Fracturing, or “fracking,” rocks deep in the Earth to release and harvest natural gas has made the U.S. an energy exporter, kept fuel prices low by pushing out more supply than there is demand, while hitting the domestic coal industry hard.
But the fracked wells’ renowned bounteous productivity has left many gas producers facing bankruptcy.
Fracked wells are expensive to drill and complete but the cost has been justified by the enormous amounts of gas the wells produce.
That has flooded U.S. gas markets, keeping prices low.
Now low gas prices have combined with a slowing economy and tight credit market just as producers of fracked gas face a collective $86 billion in loans coming due now through 2024.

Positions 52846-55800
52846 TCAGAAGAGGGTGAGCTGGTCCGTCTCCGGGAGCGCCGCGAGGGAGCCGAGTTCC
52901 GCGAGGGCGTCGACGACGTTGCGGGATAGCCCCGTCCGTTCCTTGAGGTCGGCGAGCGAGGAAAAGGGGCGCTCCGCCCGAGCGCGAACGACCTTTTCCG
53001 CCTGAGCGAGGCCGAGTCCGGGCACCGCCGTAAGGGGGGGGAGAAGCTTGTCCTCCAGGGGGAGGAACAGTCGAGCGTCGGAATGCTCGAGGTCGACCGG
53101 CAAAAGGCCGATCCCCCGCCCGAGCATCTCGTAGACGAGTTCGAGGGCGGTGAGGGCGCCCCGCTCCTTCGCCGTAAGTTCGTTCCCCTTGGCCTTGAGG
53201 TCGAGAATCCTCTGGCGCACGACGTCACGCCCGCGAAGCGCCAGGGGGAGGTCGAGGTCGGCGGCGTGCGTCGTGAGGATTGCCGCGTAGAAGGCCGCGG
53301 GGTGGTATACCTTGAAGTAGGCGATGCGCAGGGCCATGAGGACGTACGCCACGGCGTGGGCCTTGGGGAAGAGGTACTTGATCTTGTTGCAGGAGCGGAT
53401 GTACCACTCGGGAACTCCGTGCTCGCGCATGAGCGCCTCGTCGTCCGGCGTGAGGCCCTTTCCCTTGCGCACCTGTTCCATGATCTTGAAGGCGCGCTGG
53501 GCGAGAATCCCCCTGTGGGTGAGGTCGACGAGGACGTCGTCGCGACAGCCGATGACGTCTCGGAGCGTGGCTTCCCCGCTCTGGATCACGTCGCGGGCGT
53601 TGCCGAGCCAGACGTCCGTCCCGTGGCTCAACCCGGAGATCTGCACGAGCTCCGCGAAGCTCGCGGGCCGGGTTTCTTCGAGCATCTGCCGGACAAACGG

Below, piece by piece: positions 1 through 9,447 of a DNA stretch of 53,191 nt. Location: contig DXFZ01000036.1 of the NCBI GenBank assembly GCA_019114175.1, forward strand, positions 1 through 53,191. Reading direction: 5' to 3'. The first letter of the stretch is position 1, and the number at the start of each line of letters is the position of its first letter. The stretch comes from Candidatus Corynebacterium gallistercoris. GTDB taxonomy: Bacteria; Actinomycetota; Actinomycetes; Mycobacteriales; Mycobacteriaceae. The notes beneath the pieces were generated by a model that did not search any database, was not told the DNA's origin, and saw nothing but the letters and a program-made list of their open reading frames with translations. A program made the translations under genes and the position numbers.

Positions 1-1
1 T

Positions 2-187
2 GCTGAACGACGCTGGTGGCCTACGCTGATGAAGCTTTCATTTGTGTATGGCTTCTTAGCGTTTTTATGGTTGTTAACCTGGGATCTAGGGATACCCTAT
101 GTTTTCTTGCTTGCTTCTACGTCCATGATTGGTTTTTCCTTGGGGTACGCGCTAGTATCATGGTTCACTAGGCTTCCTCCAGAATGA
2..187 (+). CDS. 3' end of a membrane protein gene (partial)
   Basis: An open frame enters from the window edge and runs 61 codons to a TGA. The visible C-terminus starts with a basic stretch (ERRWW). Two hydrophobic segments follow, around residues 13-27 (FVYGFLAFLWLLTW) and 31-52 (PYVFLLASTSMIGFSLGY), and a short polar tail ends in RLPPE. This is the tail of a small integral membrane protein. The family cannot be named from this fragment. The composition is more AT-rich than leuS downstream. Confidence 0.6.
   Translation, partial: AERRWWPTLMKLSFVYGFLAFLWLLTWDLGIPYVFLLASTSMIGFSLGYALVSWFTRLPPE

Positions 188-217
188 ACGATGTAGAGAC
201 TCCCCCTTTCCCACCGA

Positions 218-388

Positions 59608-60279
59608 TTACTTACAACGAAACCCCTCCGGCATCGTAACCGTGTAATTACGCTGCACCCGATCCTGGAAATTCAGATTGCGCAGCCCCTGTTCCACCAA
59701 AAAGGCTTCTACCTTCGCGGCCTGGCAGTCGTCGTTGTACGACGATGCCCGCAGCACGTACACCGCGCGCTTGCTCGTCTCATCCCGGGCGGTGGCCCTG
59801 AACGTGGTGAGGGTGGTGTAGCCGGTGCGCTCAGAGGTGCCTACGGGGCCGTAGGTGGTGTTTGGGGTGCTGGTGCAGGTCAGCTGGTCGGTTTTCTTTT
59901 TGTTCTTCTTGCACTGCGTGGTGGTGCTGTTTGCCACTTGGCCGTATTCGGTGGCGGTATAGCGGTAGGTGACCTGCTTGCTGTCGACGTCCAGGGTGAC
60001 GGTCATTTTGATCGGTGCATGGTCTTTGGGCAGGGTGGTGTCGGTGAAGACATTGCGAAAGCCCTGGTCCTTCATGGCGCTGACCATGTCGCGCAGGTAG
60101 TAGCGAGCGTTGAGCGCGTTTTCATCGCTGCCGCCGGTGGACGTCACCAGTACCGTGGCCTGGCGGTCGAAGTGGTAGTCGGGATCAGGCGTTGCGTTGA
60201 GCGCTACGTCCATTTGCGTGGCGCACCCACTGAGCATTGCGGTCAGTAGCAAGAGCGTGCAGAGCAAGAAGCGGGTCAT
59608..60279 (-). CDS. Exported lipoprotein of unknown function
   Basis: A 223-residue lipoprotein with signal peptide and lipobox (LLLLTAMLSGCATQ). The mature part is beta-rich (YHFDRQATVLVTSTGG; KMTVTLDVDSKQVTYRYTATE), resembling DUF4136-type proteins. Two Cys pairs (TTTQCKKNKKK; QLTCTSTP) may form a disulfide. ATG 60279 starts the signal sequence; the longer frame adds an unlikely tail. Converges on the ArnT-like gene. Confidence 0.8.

Because drilling for oil and gas is a risky venture, 60 percent of that debt is ranked as “speculative grade” – closer to junk bonds than to blue-chip stocks – “implying a higher degree of default risk,” according to a 19 February statement by Moody’s ratings service.
In 2022, the speculative-grade debt coming due will peak, outnumbering safer loans by about two to one.
Low oil and gas prices, the global economic slowdown, and a cautious credit market will make it hard for producers to raise capital to drill new wells and maintain cash flow.
TRENDPOST: The number of oil drilling rigs at work in the U.S. has risen for the third straight week. With increasing supply and lower demand, natural gas futures prices are down some 30 percent in the past year. Considering that some 50 percent of U.S. households use the fuel as their primary heating source, the savings on energy may flow into retail, restaurants, and hospitality sectors … or paying of debt.

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